My first eye-opener to Detroit Blues came after picking up the album Detroit Ghetto Blues 1948-1954 part of a fantastic series of regional anthologies issued on the Nighthawk label. Later on I picked up earlier anthologies like Detroit Blues: The Early 1950s on Blues Classics, Detroit Blues on Kent and Detroit Special on Atlantic. As Leroy Pierson wrote in the notes to the Nighthawk album: “Though never really a blues recording center, by the mid twenties Detroit boasted a sizable black community attracted from the South by auto industry employment. Some like Charlie Spand and Big Maceo traveled to Chicago to record, but it was not until the late forties that local bluesmen had a chance to record on their own ground. A number of small time entrepreneurs began mastering titles in their record shop basements either for lease to established companies or for release on their own obscure labels which more often than not, found their only distribution outlet on the upstairs counter. Most Detroit artists were destined for the same commercial failure that eventually overcame such operations as Staff, Sampson, JVB and Von.” John Lee Hooker was the only artists to achieve long-lasting commercial success. Success of course didn't necessarily equate to quality a case in point being the impressive output of Eddie Kirkland and Eddie Burns, both firmly in Hooker's orbit, who can be heard on some of his recordings, as well as waxing fine sides under their own names. There were others like Baby Boy Warren and Bobo Jenkins who's output should have garnered them greater fame, then there was a slew of of tough down-home bluesmen like Sylvester Cotton, L.C. Green, Walter Mitchell and Robert Richard and others as well as more uptown artists such as T.J. Fowler, Todd Rhodes and Calvin Frazier. Today's notes will cover some of the artists not discussed in last week's show notes. We'll be bouncing around non-chronologically between 1948 and 1962 with most of the recordings, not all, recorded in the Motor City.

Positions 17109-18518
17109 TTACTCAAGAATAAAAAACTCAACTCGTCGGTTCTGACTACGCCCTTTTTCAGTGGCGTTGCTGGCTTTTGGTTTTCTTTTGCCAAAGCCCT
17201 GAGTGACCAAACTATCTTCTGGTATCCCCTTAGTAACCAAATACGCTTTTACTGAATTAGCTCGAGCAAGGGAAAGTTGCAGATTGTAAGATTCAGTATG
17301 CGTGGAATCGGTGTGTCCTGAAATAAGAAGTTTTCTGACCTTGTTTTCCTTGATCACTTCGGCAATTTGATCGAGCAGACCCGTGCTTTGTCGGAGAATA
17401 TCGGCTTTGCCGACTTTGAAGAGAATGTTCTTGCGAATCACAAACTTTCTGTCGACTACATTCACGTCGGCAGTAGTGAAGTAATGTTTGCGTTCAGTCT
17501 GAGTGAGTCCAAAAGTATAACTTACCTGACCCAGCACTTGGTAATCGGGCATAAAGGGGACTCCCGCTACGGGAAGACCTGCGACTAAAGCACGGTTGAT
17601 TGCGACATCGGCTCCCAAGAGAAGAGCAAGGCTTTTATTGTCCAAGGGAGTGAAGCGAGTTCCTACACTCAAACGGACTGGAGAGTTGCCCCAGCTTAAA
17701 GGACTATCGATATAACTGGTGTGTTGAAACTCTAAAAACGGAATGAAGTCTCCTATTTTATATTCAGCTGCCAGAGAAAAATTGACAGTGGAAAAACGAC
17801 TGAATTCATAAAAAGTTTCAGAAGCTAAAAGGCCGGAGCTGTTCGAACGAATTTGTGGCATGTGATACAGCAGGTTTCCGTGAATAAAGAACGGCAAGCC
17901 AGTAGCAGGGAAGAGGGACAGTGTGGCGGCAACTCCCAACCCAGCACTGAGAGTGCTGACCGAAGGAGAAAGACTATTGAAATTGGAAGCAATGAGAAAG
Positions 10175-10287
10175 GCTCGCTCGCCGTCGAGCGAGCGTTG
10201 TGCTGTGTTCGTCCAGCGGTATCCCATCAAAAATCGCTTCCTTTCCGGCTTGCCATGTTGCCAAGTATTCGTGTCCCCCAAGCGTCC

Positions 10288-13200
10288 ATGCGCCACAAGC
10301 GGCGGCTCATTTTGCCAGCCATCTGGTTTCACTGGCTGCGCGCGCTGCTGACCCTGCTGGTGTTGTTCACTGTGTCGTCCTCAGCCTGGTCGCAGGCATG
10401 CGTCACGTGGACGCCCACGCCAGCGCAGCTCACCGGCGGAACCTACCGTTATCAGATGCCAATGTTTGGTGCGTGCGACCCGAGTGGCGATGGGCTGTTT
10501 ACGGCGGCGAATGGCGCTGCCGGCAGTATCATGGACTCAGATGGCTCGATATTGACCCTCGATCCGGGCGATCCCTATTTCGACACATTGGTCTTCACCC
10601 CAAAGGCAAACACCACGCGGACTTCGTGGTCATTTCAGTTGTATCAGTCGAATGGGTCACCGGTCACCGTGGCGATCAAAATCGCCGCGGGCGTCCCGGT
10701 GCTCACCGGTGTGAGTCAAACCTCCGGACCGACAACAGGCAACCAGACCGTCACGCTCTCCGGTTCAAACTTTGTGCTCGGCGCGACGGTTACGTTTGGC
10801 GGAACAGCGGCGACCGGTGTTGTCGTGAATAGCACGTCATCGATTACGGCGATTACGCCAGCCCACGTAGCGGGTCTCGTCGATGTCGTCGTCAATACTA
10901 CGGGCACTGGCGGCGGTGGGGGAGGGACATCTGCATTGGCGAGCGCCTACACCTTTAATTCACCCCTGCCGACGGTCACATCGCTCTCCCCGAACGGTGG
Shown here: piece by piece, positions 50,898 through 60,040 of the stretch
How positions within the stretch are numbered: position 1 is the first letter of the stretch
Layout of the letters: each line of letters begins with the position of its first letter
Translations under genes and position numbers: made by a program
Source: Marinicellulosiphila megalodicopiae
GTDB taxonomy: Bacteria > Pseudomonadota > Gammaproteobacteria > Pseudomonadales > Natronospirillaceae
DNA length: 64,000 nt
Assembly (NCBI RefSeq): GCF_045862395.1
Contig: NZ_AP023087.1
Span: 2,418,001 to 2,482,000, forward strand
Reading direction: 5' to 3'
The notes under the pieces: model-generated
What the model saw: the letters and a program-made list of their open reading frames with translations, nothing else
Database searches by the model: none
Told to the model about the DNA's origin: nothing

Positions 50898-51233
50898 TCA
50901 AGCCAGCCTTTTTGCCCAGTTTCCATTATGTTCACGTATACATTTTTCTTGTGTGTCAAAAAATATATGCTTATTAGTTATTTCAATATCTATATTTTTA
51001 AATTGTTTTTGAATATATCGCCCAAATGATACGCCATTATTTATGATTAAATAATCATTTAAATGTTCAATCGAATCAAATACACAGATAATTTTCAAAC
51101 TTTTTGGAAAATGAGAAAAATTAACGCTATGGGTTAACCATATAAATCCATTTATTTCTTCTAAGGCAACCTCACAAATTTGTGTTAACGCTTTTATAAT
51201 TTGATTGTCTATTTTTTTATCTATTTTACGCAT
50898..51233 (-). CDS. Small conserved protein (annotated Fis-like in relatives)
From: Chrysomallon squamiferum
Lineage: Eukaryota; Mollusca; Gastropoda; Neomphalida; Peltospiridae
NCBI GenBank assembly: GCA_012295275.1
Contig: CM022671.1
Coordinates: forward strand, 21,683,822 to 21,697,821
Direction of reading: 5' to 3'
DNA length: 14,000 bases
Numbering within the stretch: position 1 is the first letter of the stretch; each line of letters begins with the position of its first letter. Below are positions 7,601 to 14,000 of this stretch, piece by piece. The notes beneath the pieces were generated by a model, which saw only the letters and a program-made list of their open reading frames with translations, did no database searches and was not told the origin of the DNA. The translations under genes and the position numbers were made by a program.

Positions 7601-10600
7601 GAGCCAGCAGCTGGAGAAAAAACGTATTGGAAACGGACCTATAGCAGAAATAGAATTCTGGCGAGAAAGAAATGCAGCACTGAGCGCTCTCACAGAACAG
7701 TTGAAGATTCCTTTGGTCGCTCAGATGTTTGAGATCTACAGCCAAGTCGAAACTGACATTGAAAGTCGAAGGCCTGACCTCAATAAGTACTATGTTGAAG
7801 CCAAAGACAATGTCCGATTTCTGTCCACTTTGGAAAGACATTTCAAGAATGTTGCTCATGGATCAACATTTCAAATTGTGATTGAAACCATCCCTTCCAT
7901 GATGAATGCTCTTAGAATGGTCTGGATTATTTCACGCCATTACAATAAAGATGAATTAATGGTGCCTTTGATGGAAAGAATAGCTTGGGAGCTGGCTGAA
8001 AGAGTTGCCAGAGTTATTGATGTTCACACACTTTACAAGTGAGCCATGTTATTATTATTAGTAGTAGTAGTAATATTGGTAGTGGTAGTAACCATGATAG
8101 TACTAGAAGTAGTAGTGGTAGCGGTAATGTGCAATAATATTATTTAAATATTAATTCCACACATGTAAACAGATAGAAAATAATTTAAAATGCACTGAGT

In addition to the ones listed above, there have been many collections of Detroit blues over the years, and most recently the 3-CD set Down Home Blues Detroit: Detroit Special an immaculately compiled set by blues historian Mike Rowe. The set was a big inspiration for this three-part series and many tracks will be featured over the course of the programs. The set features a terrific booklet filled with great photos and the track list is filled with iconic performances and some incredible rarities. Mike was also very gracious when I reached out to him at his London home and consented to sit down for a chat about Detroit blues, the results of which will be featured throughout this series of programs. Mike also sent me a batch of articles he wrote about the Detroit scene for Blues & Rhythm magazine.